Today marks the 100th birthday of Jaob Kurtzberg, aka Jack Kirby, the King of Comics. In almost any other industry, declaring someone ‘the King’ would be a controversial statement. But you never hear anyone question Kirby’s reign, and for good reason: the man represents all that is great about comics, and most of the industry is still trying to catch up to him in just about every way.
To celebrate his centennial, we asked our staff to contribute 100(ish) word essays about what the King means to them, and why he still matters. We encourage you to leave your own reflections on the King in the comments.
Thanks for everything, Jack.
Jacob Kurtzberg grew up on the Lower East Side during the Great Depression. Said to be a mugger in his early days, the man who would be King had some of the worst luck of anyone alive. Kurtzberg tried to follow in the footsteps of his comic drawing compatriot Will Eisner, and put his artistic talents to work in service of the U.S. Army. Notoriously off-putting, Kirby instead earned himself a spot on the Normandy Beach Landing. Of course, he had already been taking a stand against the Nazis. His creation Captain America walloped Hitler in a time when such thinking was unpopular, even dangerous. Jack “the King” Kirby continued to face bad luck for most of his life, but 100 years after his birth, we celebrate him as a great artist, and a great American. He’ll always be royalty to me. – Jake Hill
When I first got into comics I didn’t get Jack Kirby. I was a dumb 15-year-old who wrote him off as boring, old people comics. It wasn’t until a few years later that I bought a ratty copy of “OMAC” #1 from a second-hand bookstore that I finally understood the hype. The draftsmanship, the over-the-top sci-fi designs, the energy emanating from every action sequence, the depth of his imagination. The splash page of the Build-A-Friend staring back at you is one the greatest openings of all-time and the bit where OMAC walks away from the exploding facility is one of the coolest sequences committed to paper. He’s the King for a reason and I get that now. – Chris Neill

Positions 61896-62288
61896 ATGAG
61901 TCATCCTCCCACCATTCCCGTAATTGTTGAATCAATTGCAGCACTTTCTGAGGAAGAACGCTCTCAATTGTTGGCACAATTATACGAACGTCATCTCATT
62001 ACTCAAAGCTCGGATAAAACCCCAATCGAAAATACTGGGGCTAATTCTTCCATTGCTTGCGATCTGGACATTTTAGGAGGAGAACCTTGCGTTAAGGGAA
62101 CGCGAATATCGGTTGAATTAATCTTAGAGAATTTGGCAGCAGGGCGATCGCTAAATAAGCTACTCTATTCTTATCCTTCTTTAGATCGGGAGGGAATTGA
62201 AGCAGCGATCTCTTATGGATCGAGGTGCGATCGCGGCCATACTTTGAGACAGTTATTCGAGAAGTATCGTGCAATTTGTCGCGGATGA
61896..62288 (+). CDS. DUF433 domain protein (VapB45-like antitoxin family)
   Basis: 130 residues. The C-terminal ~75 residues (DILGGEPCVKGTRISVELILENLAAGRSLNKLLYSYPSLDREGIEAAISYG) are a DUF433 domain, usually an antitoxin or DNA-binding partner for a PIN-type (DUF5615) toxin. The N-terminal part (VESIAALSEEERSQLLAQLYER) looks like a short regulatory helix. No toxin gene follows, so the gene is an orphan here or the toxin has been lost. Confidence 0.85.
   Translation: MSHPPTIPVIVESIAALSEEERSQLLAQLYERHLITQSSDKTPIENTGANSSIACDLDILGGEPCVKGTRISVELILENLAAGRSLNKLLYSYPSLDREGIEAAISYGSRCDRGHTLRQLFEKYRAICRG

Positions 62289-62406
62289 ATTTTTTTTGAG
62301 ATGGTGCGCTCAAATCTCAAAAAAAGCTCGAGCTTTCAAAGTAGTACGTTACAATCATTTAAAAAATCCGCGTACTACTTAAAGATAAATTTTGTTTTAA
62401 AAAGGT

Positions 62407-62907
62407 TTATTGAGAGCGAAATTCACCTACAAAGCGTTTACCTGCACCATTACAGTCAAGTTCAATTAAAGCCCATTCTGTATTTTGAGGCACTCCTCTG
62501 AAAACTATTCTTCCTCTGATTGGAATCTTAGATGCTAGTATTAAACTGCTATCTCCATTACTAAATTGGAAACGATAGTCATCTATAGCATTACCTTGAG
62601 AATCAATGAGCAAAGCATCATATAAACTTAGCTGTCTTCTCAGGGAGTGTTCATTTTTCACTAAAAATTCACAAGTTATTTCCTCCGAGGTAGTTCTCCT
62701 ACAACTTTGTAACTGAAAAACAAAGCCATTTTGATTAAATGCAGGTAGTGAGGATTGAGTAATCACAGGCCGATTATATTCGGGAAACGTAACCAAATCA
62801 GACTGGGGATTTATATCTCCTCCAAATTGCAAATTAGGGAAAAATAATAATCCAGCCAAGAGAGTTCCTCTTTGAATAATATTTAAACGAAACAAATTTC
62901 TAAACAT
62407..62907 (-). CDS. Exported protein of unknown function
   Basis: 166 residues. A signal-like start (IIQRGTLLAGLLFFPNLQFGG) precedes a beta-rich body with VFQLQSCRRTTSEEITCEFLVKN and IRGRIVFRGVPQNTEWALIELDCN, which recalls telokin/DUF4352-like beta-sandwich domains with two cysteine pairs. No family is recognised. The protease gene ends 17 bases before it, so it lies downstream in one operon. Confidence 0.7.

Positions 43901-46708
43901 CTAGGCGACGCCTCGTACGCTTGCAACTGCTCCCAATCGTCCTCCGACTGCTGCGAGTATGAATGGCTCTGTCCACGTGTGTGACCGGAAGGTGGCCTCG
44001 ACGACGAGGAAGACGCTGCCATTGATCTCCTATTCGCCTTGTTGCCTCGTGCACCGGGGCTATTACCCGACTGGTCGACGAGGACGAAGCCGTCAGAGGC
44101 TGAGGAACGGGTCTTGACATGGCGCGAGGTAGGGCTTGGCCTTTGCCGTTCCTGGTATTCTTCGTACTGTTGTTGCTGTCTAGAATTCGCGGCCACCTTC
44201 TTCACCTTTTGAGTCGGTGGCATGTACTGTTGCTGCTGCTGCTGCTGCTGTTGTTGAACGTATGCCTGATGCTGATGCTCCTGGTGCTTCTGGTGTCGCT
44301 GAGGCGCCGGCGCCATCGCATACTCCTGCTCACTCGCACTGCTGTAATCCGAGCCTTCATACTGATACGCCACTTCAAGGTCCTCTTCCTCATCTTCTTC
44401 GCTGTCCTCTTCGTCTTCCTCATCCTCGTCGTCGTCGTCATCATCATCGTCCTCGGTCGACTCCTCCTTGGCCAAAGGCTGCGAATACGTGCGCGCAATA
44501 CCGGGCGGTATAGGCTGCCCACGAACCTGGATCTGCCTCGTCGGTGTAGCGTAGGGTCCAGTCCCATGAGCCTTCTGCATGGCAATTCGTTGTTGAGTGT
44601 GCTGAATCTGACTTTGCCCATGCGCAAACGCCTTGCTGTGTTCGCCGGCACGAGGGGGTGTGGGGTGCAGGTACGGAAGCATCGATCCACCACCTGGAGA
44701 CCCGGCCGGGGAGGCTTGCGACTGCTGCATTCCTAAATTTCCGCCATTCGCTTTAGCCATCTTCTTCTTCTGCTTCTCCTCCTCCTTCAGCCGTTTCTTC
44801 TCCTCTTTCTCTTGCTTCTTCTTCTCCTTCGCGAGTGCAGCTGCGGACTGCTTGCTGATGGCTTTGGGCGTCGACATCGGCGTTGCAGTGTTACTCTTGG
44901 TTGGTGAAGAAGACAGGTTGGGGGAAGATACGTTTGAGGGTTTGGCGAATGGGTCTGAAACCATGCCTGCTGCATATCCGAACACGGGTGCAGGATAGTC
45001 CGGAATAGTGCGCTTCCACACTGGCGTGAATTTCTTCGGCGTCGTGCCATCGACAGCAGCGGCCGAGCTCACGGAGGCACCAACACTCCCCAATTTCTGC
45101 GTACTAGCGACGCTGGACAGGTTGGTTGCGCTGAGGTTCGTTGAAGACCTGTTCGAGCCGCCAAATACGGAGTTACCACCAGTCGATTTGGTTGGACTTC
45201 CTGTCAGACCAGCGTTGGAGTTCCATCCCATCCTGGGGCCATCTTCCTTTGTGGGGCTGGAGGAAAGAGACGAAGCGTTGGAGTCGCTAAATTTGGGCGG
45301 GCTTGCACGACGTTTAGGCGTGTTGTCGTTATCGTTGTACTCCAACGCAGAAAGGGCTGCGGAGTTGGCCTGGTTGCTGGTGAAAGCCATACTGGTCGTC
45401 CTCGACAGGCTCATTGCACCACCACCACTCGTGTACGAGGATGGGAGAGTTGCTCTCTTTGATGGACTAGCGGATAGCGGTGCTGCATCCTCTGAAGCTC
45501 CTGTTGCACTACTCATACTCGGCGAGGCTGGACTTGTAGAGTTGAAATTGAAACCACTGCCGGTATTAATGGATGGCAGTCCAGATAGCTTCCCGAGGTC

A prodigious creator, whose creations ran from kid newspaper salesmen to actual deities.
An extraordinary artist, who created a style that is still emulated, but never equaled, to this day.
An inspiration to millions, whose characters have generated billions of dollars across various platforms.
A fierce advocate for the rights of creators.
A hero who fought Nazis in real life and on the page.
A dedicated husband, father, and friend.
A model American.
– Brian Salvatore
It’s impossible to overstate Jack Kirby’s influence on current comics. Like a lot of fans, I felt his influence in the books I read before ever reading any of his own work. The bombastic, epic drama of Simonson’s Thor; the grand adventure of Waid & Wieringo’s Fantastic Four; the cosmic opera of DC’s multiversal crises; all of which would not exist in their current form without Kirby. When I eventually dived into his books – his collaborations with Stan Lee and especially his Fourth World saga for DC – I was forever changed as a comics reader. There’s a reason he’s called The King. – Matt Lune